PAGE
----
And when Rapsody finaly arrives in the UK, we won't even need to have any music file's of our own stored at all - it's a subscription based service that will allow you to access a huge 'listen on demand' catalogue of music over the internet. US based SB3 owners have this now, it's built into Slimserver already. IMO, that is the future for in home listening.

    One of the other things not mentioned was the ability to have mulitple SB3's in different room's and sync them etc, which is a big feature for many people.

    it was easy to discern between the audio produced by WAV files and their compressed internet-based counterparts, inferring the quality of the rendering device.
    The SB3/Slimserver supports FLAC - a lossless audio compression format which will reduce the file size by 50% or more with no loss in sound quality at all. This will reduce network load (WAV wont work over a 'b' speed network, FLAC will perfectly) and save storage space. Plus remember that you can't tag WAV files. Without tagging it would be virtually imposible to organise and navigate your music collection.

    As for the remote; SD have used a cheaper, but very functional and easy to use, remote because it keeps the cost right down. Most people will not even bat an eyelid at the remote (although i must admit it i agree it does look rather out of place next the the amazing build quality of the main unit), but those who would prefer a better IR remote will spend the money saved on chosing the one that will suit their needs better (like the Logitech Harmony 880 for example).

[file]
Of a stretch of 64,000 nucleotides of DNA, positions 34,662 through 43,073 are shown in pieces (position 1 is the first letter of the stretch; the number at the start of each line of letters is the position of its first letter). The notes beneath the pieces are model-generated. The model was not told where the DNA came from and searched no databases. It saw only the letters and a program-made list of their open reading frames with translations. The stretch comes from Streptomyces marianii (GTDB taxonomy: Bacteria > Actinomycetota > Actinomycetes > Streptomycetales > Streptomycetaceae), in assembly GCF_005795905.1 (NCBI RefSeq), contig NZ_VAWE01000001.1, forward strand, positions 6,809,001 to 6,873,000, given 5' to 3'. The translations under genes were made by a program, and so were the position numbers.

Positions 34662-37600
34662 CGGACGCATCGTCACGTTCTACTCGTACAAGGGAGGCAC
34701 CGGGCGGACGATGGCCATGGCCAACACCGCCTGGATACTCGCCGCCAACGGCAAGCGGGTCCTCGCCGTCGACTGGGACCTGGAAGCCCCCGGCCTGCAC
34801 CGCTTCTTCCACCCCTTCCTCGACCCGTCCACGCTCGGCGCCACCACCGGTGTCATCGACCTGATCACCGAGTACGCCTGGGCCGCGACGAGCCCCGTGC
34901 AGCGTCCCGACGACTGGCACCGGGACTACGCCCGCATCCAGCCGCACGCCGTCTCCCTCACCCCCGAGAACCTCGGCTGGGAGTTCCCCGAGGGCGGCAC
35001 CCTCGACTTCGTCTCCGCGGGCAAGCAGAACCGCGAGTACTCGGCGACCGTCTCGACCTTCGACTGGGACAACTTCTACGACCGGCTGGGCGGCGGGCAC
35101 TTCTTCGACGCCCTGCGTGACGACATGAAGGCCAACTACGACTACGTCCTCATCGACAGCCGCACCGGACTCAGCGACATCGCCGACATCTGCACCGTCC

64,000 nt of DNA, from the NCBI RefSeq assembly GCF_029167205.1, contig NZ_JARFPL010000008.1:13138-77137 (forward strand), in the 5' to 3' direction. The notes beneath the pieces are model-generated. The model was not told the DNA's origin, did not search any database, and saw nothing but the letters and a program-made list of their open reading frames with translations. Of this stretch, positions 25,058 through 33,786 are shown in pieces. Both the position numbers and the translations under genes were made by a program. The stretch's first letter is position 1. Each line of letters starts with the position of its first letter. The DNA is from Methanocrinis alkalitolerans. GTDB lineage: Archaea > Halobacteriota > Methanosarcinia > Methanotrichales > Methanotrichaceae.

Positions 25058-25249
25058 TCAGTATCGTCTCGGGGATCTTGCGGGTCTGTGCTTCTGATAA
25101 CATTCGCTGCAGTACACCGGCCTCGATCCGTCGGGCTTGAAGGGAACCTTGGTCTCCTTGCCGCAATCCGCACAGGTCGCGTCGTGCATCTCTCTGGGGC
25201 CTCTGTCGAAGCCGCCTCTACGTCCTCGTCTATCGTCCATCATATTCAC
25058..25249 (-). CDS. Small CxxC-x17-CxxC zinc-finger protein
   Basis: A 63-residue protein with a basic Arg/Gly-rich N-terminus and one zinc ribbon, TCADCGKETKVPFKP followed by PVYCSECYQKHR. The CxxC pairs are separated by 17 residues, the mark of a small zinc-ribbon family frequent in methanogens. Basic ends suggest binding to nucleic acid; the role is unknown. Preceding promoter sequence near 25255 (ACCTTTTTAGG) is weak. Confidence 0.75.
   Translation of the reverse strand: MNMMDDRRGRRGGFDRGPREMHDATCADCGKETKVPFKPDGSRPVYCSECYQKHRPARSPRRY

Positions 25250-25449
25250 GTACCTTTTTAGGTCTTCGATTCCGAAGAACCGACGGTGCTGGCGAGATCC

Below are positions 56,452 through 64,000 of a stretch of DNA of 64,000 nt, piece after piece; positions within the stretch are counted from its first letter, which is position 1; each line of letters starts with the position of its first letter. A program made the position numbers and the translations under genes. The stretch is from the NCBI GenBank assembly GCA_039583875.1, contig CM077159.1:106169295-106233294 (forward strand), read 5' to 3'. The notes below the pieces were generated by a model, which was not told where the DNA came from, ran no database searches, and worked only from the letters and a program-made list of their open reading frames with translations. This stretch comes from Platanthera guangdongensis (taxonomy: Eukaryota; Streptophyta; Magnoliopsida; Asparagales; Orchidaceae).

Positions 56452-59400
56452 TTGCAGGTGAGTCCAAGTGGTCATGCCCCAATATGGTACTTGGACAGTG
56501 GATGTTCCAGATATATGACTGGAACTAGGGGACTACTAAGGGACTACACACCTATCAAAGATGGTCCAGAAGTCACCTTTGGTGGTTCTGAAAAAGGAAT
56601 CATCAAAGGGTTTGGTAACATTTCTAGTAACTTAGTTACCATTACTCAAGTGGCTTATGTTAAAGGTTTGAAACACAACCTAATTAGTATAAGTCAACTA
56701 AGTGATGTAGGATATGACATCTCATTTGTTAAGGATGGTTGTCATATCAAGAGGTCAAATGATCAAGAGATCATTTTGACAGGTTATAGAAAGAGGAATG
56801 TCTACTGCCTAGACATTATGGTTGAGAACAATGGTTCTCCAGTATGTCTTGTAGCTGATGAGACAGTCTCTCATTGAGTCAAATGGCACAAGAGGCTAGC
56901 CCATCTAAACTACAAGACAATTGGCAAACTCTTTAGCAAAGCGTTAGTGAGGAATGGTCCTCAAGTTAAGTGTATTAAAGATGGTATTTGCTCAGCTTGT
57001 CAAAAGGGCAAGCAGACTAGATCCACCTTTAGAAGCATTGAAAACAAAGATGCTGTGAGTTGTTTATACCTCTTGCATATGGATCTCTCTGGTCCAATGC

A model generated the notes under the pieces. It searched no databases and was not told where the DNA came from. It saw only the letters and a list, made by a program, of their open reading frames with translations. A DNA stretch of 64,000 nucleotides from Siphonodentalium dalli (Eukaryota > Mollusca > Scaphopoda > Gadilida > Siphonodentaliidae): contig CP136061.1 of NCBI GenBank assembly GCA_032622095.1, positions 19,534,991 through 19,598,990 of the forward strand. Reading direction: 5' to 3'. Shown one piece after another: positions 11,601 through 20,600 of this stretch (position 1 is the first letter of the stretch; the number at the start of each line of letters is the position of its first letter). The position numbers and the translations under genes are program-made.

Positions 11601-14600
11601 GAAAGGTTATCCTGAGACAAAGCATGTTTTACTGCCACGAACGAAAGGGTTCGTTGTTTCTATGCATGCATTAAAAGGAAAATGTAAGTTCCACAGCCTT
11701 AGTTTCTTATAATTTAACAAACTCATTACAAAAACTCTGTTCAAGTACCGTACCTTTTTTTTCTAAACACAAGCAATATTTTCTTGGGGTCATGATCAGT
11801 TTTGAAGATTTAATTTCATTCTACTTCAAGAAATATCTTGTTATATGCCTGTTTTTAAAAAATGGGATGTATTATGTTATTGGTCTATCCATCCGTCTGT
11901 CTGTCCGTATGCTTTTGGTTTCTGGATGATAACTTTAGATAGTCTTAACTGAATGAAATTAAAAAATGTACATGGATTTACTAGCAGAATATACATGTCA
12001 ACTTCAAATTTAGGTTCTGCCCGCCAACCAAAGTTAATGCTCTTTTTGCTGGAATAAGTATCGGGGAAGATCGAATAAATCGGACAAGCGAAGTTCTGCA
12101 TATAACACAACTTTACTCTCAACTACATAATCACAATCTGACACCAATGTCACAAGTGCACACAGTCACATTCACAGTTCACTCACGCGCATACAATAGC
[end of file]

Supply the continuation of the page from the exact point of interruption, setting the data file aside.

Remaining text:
However, as Slimserver interface is webbased, any device with a web browser (and access to your network) can be used to fully control the SB3 playback, and modify settings, create playlists, browse artwork, even the volume/power, ect. I use my T-Moble MDA Vario PDA phone and my PSP to control my SB3 (i prefer the PSP but the PDA does have touchscreen). The Nokia 770 however seems to be the choice most people make.

    Here is an example of the Nokia 770 skin;

    Here is a PSP skin that is in development;

    There is even talk of a skin being developed for the DS Lite when the Opera web brower cart is released, which will make use of the dual touch screen.

    I don't think Slimdevices make a mistake at all with thier choice of remote, i think it was quite canny decision in fact.

    As for DRM, well thats in the pipeline we've been told. Although i doubt that it will include Apples DRM.

    I highly recommend the SB3 too, Hexus are spot on there. Nothing in it's class comes close. A Sono's costs thusands and i would still take the SB3 given the chioce.
    Last edited by autopilot; 22-08-2006 at 10:05 AM.